DUBAI: For every $1 in grant money that the World Bank receives, it will mobilize $10 of its capital to invest in climate action, Makhtar Diop, managing director of the International Finance Corporation, told the World Government Summit on Monday.
“If we manage to have a bit more of investment of grant money, then we will be able to multiply investment significantly,” Diop told CNN’s Becky Anderson in a session titled “Investing in a sustainable future: the role of climate finance.”
Anderson said the climate crisis is one of the most pressing issues of our time.
“Mobilizing private capital alongside private policy is absolutely critical to transforming the world economy and putting us on a path to net zero by 2050. To reach that goal… as much as $9 trillion in investment is needed, every year. That’s one estimate. If you are more conservative, you might say it’s $6 or $7 (trillion), but that’s an awful lot of money, and 60 percent of those investment needs are in emerging markets. These markets are frankly starved of capital,” she said.
When asked about the funding gap for emerging markets and what should be done about it, Diop said: “The world doesn’t have a problem of resources but a problem of managing those resources to make sure we are using renewable energy…We also have a problem of managing the existing liquidity in the world and directing it to productive investment.”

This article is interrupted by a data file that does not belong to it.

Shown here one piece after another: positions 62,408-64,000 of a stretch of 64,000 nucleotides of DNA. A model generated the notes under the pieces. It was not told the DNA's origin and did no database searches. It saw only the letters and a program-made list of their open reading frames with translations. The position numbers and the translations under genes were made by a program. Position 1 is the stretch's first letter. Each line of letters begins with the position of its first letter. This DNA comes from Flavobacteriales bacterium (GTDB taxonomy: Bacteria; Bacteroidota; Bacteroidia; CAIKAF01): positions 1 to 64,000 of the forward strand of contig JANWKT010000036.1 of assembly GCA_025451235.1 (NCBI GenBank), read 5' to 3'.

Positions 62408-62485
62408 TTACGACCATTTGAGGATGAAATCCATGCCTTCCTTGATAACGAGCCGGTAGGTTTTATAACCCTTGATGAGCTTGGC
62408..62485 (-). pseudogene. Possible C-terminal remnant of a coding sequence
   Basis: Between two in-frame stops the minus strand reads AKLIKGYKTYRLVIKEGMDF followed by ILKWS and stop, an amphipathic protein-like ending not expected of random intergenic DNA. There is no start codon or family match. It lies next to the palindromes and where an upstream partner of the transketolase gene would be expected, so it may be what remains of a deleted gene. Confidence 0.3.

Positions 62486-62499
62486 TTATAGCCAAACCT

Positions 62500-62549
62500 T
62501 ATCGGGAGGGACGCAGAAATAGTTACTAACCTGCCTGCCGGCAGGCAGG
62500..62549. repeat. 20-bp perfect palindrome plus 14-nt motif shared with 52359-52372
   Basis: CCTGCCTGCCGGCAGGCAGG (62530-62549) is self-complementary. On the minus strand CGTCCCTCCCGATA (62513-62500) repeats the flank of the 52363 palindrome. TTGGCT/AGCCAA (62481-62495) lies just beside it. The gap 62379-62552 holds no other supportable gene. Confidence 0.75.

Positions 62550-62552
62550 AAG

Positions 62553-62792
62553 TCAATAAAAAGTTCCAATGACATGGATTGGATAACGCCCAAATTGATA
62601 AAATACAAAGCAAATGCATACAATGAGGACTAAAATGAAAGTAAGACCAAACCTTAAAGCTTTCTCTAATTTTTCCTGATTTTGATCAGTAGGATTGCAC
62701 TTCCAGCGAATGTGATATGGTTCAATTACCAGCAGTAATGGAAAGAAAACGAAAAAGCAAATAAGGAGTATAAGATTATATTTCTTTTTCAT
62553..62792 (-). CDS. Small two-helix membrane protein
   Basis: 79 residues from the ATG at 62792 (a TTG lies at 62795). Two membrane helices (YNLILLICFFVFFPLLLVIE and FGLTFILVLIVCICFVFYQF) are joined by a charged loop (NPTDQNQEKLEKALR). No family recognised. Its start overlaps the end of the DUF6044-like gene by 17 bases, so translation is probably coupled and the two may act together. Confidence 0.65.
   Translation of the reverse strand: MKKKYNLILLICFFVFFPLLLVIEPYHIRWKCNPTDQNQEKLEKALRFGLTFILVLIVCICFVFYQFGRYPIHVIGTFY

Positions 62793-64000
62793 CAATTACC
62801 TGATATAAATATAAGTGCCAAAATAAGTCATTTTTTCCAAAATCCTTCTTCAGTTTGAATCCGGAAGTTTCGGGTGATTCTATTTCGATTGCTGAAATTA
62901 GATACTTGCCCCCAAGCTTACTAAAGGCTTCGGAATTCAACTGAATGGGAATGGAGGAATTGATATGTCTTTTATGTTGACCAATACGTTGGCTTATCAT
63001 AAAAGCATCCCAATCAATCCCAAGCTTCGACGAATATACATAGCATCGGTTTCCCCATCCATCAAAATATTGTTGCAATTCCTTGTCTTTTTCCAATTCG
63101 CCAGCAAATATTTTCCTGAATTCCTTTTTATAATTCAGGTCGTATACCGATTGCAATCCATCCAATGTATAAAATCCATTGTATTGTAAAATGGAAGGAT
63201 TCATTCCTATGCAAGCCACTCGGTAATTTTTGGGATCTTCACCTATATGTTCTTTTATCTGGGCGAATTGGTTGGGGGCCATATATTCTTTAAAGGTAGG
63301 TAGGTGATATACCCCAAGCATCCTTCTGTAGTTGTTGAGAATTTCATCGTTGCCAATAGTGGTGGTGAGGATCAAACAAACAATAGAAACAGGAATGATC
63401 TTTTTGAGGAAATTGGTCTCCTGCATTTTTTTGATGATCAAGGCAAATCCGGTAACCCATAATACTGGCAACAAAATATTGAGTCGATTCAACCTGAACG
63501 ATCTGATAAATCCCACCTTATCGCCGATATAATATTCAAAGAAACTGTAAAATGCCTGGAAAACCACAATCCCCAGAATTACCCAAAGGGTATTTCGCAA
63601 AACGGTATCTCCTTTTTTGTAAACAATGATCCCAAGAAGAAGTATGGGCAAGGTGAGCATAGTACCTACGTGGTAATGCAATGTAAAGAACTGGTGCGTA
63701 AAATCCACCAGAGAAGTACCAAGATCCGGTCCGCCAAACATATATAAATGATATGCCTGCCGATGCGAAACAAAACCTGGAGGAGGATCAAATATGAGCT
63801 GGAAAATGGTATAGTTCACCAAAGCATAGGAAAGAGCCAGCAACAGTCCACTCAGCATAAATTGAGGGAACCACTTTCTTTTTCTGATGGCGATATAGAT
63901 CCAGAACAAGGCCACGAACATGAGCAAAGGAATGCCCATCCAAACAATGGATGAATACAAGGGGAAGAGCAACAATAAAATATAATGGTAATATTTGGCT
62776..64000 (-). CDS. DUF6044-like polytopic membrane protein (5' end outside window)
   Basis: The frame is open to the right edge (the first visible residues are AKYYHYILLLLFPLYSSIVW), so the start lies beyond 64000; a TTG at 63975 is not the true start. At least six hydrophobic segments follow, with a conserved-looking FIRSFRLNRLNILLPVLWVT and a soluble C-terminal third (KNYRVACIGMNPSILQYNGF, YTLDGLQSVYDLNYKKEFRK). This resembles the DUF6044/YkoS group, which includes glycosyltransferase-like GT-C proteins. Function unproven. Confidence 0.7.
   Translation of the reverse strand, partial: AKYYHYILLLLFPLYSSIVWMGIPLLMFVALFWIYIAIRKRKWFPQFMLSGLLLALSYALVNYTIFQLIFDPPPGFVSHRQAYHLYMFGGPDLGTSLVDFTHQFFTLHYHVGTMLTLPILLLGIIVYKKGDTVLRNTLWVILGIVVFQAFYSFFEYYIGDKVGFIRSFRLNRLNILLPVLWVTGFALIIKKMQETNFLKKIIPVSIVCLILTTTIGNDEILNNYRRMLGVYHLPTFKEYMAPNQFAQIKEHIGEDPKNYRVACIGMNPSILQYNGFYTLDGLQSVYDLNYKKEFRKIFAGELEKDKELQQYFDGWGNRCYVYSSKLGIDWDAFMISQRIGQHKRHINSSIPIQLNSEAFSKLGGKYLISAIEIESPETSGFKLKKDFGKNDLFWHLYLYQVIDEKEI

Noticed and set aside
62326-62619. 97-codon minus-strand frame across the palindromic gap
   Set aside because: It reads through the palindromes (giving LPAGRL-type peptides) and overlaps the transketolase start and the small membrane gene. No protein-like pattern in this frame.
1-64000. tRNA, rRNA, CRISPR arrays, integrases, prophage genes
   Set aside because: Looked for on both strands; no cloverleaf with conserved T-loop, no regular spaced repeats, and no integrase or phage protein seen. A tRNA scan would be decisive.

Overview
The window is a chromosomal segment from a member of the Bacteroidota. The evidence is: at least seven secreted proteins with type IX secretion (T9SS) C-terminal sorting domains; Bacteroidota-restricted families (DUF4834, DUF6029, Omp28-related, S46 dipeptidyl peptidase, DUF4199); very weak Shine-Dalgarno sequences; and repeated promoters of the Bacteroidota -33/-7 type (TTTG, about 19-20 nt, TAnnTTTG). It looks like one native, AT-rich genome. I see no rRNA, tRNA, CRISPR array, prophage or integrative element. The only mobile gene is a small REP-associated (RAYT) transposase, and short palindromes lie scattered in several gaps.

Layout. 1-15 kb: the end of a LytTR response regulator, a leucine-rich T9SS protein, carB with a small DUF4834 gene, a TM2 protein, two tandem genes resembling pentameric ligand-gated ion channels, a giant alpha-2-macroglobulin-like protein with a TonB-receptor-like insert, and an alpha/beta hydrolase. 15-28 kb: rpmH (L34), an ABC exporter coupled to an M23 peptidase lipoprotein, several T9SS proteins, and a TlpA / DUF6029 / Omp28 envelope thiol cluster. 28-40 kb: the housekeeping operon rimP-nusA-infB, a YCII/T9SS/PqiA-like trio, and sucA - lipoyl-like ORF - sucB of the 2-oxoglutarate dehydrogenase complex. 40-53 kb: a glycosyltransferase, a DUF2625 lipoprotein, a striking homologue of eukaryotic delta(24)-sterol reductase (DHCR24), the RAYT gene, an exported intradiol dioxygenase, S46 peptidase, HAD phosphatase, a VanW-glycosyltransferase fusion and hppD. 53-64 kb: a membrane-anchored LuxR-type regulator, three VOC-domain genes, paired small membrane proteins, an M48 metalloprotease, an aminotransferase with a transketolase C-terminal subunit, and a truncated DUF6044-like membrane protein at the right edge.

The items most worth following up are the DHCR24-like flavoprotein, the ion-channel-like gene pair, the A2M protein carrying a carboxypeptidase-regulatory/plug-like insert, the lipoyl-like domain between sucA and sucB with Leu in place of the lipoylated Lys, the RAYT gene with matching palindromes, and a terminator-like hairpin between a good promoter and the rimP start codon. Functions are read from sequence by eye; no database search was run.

Diop said it is estimated that $1 trillion per year will be needed to exert energy transition in many countries. What is missing, he explained, is a bankable project and liability for the private sector to assess the risk properly.
There are many factors, such as natural disasters and wars, that are rendering it difficult for investors to make decisions.
Diop said there is a need to de-risk those investments, which is what the IFC is trying to do by implementing a mechanism whereby bankable projects are brought together under one platform to simplify procedures.
Diop revealed that he is signing with the Abu Dhabi Development Fund an agreement to create a platform of $1.5 billion where both parties will co-invest in emerging countries around energy transition.
“Today, when we talk about green hydrogen, which is a new source of energy, it is mainly located in developing countries where you have the sun and hydro (power) in quantity,” said Diop.
These countries, he explained, “could become (exporters) of energy and (contribute) to the global public goods solution.”
Diop revealed that the World Bank Group is discussing an “evolution roadmap” to determine what more can be done to support energy transition and help countries fight climate change.
“This is a conversation that will require mobilizing more money because part of the resources of the WB Group are raised on the capital market and…not grant money,” he said.
What is needed, he explained, is certain technology that is currently expensive or the ability to invest in areas that are considered riskier in order to obtain more grant money.